Newark starts testing school children for lead poisoning

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Josh Einiger reports from Newark.

Voluntary blood tests to check 17,000 students for the presence of lead are starting Thursday after elevated levels of the toxin were found in the drinking water at nearly half of Newark's schools.

This is what it's come to in Newark. Thursday, health workers drew the blood of hundreds of preschoolers, and in the coming weeks 17,000 students will have their blood tested for lead.

The school district is still trying to figure out how bad this really is.

"We just had smoke blown up our behinds. Again," said Donna Jackson, a grandparent.

At Ivy Hill Elementary, parents peppered administrators with questions. It's one of 30 schools where the district found lead levels on average nearly seven times the acceptable limit.

"You have concerns, you have questions, but these questions aren't being answered," a parent said.

But district administrators revealed they don't even know how many faucets and water fountains they even own. So far they've only tested 10 taps per school, at fewer than half their schools.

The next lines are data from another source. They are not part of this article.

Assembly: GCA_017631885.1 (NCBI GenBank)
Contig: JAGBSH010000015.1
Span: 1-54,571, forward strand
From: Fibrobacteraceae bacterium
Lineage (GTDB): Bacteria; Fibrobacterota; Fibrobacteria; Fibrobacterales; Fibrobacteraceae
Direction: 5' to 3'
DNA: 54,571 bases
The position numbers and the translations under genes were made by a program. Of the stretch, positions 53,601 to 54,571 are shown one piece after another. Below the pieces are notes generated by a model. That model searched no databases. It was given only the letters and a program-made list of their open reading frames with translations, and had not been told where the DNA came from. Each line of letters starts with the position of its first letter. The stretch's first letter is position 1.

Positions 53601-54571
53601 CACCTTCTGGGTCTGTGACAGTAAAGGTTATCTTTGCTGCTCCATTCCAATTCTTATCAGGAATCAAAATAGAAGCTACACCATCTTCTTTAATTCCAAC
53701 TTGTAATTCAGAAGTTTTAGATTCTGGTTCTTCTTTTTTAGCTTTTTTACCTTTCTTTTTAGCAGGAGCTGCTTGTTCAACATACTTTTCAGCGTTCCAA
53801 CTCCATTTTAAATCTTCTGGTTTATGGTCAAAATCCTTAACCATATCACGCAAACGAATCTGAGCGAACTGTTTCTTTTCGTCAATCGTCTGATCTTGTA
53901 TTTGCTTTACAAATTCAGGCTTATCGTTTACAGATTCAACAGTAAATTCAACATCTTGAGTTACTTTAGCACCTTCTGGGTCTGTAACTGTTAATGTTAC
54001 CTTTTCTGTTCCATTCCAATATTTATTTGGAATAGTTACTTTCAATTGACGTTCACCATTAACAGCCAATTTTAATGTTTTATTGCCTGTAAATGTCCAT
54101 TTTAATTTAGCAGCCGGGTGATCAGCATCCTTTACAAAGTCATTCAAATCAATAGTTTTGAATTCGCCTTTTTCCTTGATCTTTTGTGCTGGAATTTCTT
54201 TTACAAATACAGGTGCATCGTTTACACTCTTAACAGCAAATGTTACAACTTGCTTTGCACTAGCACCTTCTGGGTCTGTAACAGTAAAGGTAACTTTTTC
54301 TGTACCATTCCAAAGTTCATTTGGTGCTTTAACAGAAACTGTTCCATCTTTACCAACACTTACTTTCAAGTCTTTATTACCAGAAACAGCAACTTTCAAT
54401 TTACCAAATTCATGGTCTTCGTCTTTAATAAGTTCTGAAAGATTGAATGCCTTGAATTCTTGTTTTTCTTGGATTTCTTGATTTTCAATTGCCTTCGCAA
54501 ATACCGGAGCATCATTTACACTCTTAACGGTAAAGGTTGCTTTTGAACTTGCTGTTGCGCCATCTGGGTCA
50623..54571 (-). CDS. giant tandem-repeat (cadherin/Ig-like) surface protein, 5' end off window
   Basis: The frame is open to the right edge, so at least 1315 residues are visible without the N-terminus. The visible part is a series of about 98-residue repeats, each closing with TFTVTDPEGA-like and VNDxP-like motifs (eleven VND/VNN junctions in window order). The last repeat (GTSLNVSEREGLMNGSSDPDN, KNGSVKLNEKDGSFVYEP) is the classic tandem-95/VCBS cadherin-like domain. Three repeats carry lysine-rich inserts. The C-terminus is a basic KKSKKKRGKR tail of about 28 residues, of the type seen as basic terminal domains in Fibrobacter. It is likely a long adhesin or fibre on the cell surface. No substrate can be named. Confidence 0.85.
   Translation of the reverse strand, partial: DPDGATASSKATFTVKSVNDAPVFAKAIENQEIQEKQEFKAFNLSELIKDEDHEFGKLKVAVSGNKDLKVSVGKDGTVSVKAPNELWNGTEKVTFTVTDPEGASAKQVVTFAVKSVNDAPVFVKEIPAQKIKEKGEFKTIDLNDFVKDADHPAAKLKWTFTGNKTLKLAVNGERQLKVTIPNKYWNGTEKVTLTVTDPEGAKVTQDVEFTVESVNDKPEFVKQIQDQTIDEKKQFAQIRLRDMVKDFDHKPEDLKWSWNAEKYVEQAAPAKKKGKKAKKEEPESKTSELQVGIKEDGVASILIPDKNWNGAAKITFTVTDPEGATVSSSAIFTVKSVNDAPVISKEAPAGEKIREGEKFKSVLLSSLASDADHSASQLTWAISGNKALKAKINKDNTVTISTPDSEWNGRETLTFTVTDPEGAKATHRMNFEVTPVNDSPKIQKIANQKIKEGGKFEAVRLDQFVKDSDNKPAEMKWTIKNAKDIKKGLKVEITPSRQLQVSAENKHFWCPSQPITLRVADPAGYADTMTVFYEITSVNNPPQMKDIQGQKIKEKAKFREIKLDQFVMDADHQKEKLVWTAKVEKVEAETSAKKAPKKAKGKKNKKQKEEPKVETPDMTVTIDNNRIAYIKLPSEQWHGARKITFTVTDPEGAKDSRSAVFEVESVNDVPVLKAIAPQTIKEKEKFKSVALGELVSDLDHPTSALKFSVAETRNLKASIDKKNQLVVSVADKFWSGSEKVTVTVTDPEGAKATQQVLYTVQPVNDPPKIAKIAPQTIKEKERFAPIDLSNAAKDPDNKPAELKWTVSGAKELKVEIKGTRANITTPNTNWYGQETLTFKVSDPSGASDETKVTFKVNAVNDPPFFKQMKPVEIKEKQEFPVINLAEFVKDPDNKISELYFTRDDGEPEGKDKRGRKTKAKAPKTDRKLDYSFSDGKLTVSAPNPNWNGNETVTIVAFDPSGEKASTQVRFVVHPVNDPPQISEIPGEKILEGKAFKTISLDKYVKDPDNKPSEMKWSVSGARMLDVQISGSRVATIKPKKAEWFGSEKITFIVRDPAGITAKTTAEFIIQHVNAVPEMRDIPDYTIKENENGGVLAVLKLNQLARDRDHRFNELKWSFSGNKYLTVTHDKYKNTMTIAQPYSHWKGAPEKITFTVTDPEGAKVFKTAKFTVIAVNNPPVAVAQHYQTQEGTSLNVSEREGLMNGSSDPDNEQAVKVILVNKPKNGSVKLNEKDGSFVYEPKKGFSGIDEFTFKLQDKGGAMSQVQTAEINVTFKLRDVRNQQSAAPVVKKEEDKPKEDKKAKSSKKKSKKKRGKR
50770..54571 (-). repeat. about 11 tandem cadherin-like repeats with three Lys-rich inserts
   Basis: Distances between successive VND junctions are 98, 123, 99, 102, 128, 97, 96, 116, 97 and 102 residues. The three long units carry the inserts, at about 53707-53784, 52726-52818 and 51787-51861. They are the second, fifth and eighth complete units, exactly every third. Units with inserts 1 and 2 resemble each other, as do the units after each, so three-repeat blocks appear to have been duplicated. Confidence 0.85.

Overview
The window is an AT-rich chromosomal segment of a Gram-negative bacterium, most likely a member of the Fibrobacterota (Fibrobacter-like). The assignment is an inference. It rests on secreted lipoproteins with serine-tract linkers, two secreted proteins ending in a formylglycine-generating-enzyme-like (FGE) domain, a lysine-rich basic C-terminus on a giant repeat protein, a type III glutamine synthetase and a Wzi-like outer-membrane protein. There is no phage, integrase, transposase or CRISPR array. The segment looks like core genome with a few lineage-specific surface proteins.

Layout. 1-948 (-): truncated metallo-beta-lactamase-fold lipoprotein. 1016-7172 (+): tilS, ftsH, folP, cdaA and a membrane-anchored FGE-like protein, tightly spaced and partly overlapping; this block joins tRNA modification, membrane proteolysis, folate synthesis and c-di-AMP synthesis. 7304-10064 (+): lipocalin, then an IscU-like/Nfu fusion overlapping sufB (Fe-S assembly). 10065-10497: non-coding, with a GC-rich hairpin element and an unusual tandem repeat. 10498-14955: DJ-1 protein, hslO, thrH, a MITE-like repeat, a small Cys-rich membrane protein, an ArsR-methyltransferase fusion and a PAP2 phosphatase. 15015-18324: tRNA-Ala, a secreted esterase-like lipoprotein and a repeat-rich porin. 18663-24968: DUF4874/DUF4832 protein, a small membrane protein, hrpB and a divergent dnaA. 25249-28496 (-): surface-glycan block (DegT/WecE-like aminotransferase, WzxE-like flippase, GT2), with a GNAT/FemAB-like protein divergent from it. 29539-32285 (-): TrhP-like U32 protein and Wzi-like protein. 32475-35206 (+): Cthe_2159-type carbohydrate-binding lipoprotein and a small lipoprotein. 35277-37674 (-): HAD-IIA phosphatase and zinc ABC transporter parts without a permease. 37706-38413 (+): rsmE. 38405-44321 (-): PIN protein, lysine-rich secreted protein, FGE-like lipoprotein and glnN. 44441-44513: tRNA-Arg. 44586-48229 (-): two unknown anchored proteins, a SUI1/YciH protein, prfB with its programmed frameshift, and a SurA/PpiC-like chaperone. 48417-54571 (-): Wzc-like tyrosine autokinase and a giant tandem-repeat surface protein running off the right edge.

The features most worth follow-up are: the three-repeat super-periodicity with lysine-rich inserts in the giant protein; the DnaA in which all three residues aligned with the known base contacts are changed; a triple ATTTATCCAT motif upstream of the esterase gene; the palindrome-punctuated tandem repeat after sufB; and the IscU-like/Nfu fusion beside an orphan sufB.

"Find out how many faucets we have, how many sinks we have, what's leaking. We don't give a damn what's leaking, we want the water situation abated," Jackson said.

It is a daunting mission. Starting Saturday, the school system will first catalogue and then test every single tap at every single school, 67 in all.

But in a district with century old buildings and miles of lead pipe, parents say they don't understand why the problem hasn't been addressed until now.

Jackson says she understands the cost of removing lead pipes, but why haven't water filters been changed, in some cases for years?

"This is the one thing we can prevent is lead poisoning and we're not going to do all we can to stop this?" Jackson said.

Related Topics:
educationnew jersey newscontaminated waterdrinking waterNewark
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